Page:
Little Children In The Bible - Why God Wants Us To Become Childlike In Faith

The Kingdom of God is for Those who Come to Jesus as Little Children and are Inclusive

A child is not intimidating to anyone, though parenting one can be a daunting task. Children are not seen as a threat from which one must guard oneself. They are generally unassuming in nature and have not learned to put on airs. Another word that exemplifies this attribute is the word approachable. Jesus was approachable to the extent that He was severely criticized for “hanging” with unrighteous sinners. There was something about his countenance and persona that drew people to Him rather than away from Him.

The historic record indicates that a Rabbi would be the last place any harlot would go help -- not to mention the temple. They were considered the lowest of the lowest along with tax collectors and frankly, any Gentile or Samaritan. Jesus totally shook the established religious morays by eating with tax collectors and sinners. To the eastern mind, having someone into your home to eat at your table was tantamount to identifying and condoning their lifestyle.

Children felt comfortable around Jesus. In fact, He encouraged his disciples to let them come to Him. One translation espouses the idea that He is pro-actively saying to make it easy for them to come. He took them into His arms and blessed them (Mark 10:16). His whole manner seemed to be an invitation. The only ones who considered Him a threat were those who had a vested interest in keeping the status quo. The closest He came to intimidation would be his righteous indignation exhibited as He cleansed the temple courts of the profiteers and perhaps when He walked through a crowd wanting to kill Him. Otherwise, He had the reputation of receiving all who came to Him.

Even when Jesus came into Jerusalem in what is called the Triumphal Entry, it looked nothing like a traditional conquering king riding in on a white horse and an entourage of soldiers. He came humble, riding on the foal of a donkey, at eye level, totally accessible to the people. He would not conquer with the sword; He would conquer our hearts with the most magnificent love ever exhibited!

It is with this same love poured into our hearts that we must frame our discussions about ”taking the city for Jesus” Indeed, any non-believer would probably cringe at the thought of such language, not having the framework to understand what the church would mean by such a statement. Biblically, whole cities have been given over to the Lord.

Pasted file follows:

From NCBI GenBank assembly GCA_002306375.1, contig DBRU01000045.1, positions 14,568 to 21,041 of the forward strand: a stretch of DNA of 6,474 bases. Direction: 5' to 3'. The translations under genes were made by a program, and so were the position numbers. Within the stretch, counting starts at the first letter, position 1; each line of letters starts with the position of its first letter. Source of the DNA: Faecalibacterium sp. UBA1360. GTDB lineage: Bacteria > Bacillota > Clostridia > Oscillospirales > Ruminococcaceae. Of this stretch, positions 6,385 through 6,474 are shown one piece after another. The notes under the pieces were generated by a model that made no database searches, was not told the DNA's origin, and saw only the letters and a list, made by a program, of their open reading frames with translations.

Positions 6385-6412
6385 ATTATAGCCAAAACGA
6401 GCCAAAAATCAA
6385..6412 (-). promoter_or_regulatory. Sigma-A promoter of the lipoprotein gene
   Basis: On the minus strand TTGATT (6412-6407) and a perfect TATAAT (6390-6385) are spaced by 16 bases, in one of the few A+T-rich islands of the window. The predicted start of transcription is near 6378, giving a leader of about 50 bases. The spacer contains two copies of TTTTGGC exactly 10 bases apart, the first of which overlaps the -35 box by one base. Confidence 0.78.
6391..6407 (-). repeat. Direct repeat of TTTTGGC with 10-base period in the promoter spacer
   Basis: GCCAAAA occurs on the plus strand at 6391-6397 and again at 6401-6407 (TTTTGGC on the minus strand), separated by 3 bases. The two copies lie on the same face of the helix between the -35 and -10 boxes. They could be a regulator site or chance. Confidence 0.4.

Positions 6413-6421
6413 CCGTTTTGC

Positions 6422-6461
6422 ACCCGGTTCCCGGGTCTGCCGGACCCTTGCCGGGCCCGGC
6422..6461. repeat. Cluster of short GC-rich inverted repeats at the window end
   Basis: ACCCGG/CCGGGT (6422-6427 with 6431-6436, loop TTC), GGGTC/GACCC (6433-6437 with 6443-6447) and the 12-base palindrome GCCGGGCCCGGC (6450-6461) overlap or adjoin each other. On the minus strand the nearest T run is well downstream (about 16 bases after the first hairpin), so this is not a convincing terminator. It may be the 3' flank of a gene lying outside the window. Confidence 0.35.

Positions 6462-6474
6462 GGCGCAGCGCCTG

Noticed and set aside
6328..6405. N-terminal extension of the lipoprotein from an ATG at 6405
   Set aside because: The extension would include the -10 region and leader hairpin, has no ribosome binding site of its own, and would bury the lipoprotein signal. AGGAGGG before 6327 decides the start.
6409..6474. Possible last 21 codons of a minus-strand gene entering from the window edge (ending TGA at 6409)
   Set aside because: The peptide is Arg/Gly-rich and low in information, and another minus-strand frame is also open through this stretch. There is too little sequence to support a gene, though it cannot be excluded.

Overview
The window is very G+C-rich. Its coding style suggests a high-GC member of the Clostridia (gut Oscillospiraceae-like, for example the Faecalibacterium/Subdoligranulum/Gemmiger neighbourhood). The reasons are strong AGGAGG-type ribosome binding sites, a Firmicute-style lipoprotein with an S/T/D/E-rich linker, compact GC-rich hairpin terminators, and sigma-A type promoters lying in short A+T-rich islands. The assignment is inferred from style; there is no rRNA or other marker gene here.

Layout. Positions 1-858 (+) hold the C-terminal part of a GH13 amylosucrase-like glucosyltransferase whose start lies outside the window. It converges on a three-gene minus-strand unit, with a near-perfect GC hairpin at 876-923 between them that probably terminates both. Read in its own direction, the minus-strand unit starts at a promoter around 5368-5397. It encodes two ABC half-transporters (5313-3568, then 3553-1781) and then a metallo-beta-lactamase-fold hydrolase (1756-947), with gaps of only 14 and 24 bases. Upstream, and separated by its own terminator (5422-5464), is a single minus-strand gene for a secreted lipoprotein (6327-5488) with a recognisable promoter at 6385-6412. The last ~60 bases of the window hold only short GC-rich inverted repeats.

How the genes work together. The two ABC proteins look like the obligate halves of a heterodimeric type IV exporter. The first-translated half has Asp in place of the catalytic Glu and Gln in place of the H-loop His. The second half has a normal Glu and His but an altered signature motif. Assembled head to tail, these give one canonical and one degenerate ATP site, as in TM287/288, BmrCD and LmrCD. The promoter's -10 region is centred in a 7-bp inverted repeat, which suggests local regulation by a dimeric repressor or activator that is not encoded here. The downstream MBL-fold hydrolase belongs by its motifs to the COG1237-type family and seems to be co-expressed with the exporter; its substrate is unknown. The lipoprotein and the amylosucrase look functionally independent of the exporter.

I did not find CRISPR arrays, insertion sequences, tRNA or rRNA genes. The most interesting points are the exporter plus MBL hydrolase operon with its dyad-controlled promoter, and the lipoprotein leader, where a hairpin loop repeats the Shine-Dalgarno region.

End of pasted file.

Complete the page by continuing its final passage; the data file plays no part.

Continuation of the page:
Currently, in many places in the Argentine revival in Uganda and Columbia, the Lord is impacting through His church, whole cities. This does not mean 100 percent converted since there will always be those who reject the truth. But when truth is exhibited in the manner of Jesus, with compassion and love, and with corresponding signs and wonders, it is far more difficult to reject. He is the truth embodied. His Spirit is the Spirit of Truth. His believers must not just espouse the truth, but live it in such a dynamic way that the ministry of Jesus is duplicated in their lives.

Unfortunately, when it comes to the “cultural wars,” Christians have often been mean-spirited and viewed people as the enemy rather than those for whom Jesus died. The weapons in a believer's arsenal do not include the sword of cutting words and armor of intimidation, rather, the sword of the Spirit which is “good news&ldqyo; not angry, mean-spirited jabs.

Christians are to be shrewd as snakes and innocent as doves (Mat. 10:16). Wisdom may not at times convince someone whose mind is made up, but at least it will not alienate and polarize people to the extent that there is no dialogue possible. Salt and light attract. The former brings out flavor, the latter, illuminates and adds warmth. Therefore it is incumbent upon the ministers of reconciliation to become reconcilers, not by compromising truth, but by speaking truth in such a way that it is spoken in the same non-intimidating manner embodied in Jesus.

Written by: Larry Kennedy